Pompeo has also dispatched envoy David Shenker to Western Sahara ahead of the opening of a US consulate there. This follows the Trump administration’s recognition of Moroccan sovereignty over the disputed former Spanish colony, where Polosario Front has been demanding and fighting for independence since the 1970s. Last year, Morocco joined the Emirates, Bahrain and Sudan in normalising relations with Israel. The reward in this Trump transactional deal was Western Sahara, making the US the only major power to recognise Rabat’s contested sovereignty over the region. The administration’s decision to recognise Morocco’s claim amounted to a key change of policy and angered Algeria, which hosts and backs the Polisario Front which waged a war of independence from 1975-1991.

Pompeo has also upset China by lifting restrictions on contacts between US and Taiwanese officials in a move that has infuriated China, which considers Taiwan a breakaway province and brands as “separatists” Taiwanese leaders who claim sovereignty. Removing restrictions should enable high level contacts between Washington and Taipei but it will be up to Biden, to repair relations between the two economic super-powers spoiled by Trump’s tariff war.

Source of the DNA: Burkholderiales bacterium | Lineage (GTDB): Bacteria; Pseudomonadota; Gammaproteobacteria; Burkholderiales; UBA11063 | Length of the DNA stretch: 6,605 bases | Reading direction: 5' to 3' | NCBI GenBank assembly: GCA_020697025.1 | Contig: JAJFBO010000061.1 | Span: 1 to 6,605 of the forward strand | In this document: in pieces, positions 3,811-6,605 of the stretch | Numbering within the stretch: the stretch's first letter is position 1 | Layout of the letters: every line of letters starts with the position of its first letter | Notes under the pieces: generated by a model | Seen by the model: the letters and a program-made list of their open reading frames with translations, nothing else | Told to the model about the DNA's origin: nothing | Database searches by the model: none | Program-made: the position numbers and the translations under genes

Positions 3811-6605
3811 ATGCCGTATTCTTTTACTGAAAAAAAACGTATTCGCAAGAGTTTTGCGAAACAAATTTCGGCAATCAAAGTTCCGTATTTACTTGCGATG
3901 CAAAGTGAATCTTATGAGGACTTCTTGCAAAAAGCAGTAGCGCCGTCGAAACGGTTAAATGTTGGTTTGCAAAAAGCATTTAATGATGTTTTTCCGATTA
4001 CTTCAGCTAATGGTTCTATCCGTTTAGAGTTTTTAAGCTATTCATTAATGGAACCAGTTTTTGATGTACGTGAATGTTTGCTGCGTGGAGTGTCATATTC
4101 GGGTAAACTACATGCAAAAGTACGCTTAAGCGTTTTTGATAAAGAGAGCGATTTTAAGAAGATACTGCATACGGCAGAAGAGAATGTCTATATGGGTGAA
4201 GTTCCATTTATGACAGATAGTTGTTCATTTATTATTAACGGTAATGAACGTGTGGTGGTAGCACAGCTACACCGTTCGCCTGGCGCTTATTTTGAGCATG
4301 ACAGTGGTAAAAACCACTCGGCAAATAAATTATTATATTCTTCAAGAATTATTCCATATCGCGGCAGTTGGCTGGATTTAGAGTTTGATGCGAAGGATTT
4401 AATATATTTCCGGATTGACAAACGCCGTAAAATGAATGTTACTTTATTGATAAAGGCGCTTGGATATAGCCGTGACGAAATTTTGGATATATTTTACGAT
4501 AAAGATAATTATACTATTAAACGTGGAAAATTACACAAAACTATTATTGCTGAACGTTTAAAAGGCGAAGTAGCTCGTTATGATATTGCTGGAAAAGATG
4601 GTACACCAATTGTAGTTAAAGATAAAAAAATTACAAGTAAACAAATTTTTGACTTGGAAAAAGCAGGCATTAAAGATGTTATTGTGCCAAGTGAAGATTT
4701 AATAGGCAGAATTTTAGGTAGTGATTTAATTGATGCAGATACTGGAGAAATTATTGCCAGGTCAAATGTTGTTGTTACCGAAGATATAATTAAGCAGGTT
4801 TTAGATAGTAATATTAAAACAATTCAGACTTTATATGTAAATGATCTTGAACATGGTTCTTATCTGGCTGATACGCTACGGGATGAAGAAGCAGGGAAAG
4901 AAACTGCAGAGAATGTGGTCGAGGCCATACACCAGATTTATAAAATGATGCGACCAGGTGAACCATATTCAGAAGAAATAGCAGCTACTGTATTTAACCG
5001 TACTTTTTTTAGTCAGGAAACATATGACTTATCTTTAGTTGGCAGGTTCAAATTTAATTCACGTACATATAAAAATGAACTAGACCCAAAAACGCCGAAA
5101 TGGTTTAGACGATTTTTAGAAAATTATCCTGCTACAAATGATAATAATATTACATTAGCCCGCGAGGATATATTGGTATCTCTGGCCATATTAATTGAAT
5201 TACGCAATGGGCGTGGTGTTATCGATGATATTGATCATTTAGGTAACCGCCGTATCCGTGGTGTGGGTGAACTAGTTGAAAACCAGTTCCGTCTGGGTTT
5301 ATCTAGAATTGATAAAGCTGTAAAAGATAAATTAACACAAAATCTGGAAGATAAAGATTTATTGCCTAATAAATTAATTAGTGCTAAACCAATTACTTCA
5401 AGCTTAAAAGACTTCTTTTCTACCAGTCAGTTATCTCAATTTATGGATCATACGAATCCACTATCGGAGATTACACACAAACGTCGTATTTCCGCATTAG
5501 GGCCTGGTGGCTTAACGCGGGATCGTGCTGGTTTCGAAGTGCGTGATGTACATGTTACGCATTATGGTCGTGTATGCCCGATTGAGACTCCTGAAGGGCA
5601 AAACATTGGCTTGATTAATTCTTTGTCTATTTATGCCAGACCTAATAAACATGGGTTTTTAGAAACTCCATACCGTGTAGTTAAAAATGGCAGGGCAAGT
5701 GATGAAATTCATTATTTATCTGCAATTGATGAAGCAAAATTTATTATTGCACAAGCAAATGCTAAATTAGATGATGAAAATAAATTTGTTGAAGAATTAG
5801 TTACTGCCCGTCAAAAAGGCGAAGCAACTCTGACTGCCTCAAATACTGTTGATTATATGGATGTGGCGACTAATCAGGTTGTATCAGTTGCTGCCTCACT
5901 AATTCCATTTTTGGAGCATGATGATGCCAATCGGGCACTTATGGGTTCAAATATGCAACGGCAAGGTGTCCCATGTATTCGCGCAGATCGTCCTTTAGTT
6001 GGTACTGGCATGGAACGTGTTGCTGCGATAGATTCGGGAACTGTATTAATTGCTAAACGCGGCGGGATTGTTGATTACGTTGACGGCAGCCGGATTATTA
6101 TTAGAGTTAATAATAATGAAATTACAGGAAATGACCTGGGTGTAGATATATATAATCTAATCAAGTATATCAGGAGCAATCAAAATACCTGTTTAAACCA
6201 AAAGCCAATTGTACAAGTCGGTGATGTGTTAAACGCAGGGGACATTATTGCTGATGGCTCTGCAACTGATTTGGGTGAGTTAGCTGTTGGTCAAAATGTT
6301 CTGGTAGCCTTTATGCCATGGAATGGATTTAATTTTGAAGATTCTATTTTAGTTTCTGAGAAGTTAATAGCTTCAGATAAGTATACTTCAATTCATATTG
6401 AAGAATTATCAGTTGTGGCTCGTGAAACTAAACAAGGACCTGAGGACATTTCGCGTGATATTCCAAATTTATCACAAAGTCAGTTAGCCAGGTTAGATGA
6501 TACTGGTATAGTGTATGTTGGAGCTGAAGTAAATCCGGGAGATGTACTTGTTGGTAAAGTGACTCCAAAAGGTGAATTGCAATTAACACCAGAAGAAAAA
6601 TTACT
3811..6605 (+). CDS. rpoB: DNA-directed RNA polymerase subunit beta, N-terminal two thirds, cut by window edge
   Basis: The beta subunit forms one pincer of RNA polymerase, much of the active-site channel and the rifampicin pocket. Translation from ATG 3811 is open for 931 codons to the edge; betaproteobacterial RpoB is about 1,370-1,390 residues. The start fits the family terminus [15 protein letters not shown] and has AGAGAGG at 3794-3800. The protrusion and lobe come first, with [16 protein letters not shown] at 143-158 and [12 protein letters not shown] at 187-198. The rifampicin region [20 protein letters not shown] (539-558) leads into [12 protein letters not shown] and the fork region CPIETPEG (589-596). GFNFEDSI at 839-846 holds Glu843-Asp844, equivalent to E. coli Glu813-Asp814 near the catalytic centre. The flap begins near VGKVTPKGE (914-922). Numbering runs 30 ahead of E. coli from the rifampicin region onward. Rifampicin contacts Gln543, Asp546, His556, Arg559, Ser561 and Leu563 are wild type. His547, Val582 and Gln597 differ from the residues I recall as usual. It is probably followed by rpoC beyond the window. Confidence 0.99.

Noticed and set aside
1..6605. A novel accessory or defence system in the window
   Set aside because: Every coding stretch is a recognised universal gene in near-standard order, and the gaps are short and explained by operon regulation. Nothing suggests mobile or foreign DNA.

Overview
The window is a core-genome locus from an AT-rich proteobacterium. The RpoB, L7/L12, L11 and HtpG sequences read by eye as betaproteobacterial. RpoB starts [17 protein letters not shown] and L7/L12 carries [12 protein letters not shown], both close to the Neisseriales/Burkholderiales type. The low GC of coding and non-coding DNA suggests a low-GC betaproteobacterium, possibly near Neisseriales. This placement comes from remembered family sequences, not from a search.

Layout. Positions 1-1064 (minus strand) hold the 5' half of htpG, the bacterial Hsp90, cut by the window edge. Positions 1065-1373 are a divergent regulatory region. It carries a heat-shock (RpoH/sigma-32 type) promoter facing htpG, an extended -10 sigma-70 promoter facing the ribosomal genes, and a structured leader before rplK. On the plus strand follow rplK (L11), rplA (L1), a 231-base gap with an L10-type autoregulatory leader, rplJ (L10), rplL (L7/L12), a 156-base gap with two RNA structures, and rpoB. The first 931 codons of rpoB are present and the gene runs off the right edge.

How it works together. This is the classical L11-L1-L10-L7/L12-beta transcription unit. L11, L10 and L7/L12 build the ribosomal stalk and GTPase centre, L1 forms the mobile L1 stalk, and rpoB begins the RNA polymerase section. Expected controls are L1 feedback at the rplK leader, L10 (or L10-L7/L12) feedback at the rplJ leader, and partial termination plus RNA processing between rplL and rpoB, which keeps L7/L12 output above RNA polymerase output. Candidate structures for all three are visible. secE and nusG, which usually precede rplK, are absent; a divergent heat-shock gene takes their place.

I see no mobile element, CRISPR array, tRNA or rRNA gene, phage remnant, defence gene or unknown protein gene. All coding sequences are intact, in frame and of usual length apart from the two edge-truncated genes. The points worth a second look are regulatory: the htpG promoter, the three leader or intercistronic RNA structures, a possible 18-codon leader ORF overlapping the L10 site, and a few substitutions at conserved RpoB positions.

In 1979, the Carter administration retained ties to offshore Taiwan but recognised the People’s Republic as sovereign on the mainland.

Trump’s relations with China have deteriorated since April 2017 when he hosted Chinese President Xi Jinping at Mar al-Lago resort in Florida and praised their relations as “outstanding” despite major differences on trade and North Korea. While the two leaders were eating chocolate cake at the end of their introductory dinner, Trump informed Xi that he had launched missiles at Iraq when the target was a Syrian airbase. This strike was meant to be in retaliation for an alleged Syrian chemical weapons attack on the town of Khan Shaikhoun in Syria’s takfiri-held north-western Idlib province. Trump’s demonstration of US power and glory was intended to pressure China to rein North Korean leader Kim Jong-un who was sparring with Trump. This did not happen and Trump staged a trade war with China by slapping heavy tariffs on imports and targeting Chinese high-tech firms doing business with US companies. China replied with similar measures.

As usual with Trump, the diplomatic upgrade with Taiwan was transactional: the sale of billions worth of arms to Taipei.

Pompeo is also expected to re-designate Cuba as a “state sponsor of terrorism”, thereby reversing the policy of reconcilition and rapprochement pursued by former president Barack Obama and Biden, his vice president. This could be another transactional deal: payback for the votes of right-wing Cuban exiles who “gave” Florida to Trump in the presidential election. With this goal in mind, Trump adopted a hard line on Cuba by reinstating many of the sanctions eased or removed by the Obama administration which lifted the “terrorist” designation as part of its efforts to ease tensions with Cuba.

These last ditch measures must be seen as revenge against Biden for defeating Trump’s bid for a second term in the White House and reveals Trump’s team as mean-minded and bitter, prepared to harm US relations with the world, instead of ceding the presidency gracefully and with dignity.